The power of listening
Leaders don’t – and can’t – always have all the answers. That’s why good ones understand the power of listening. And the best amongst them go even further, creating a culture of listening in their organisations. A culture of listening is one where all voices are heard – and we maximise the value we get out of our most important resources: our people. It increases creativity and trust, and leads to more thoughtful solutions to the challenges faced by businesses today.
Building a culture of listening in your organisation
Nancy Kline, author of Time to Think: Listening to Ignite the Human Mind, lists ten components to create what she calls the “thinking environment” – a place where listening is privileged. And you can use them to create a culture of listening in your workplace. They are:
Attention – a respectful focus and “genuine interest” in what the other person has to say, listening without interruption.
Equality – even in hierarchical organisations, we can respect each other’s equality as a thinker. Making sure everyone’s voice gets heard in turn ensures that even the quietest member of staff is included in the process.
Ease – making sure that people have the time to think. Remove urgency and let people ponder, without a sense of rush.
Appreciation – we quickly learn to challenge others’ ideas, but appreciation is vital if we want to get the best out of people. Kline suggests practising a 5:1 appreciation to challenge ratio.
Encouragement – competition might let some individuals succeed relative to others, but it doesn’t guarantee excellence. Encourage people to speak up and create a non-threatening environment for problem solving.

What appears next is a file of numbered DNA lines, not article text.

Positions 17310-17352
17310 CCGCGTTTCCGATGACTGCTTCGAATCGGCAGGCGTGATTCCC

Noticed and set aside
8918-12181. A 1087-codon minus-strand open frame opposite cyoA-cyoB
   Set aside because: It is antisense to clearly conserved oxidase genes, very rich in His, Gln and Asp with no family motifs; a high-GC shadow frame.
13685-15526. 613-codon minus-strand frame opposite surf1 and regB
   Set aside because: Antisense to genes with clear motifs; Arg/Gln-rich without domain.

Feelings – strong negative emotions can inhibit our abilities to think and communicate clearly. This is why we must learn to let people unburden themselves and experience sufficient emotional release.
Information – it’s important to have access to all the facts, and that might mean hearing uncomfortable truths. Learning how to “dismantle our denial” can give us access to the bigger picture, and free people up to be honest with us.
Difference – increasing diversity of opinion means seeing an issue from a greater number of perspectives. This is incredibly valuable, and one of the most important reasons to make sure everyone in your organisation is being heard.
Questions – asking the right question can help to dissolve limiting beliefs that people have (wrongly) assumed are true. Behind this belief lie creativity and curiosity.
Place – creating a physical environment that lets people know they are valued helps them to think at their best and share their thoughts freely.
Do you need help learning to listen?
Creating a culture of listening is easy in theory – but in practise, it can be a challenge. However, it is worth the hard work, and has the potential to transform your business into a more productive place to be. If you’re struggling to create this culture, please contact us.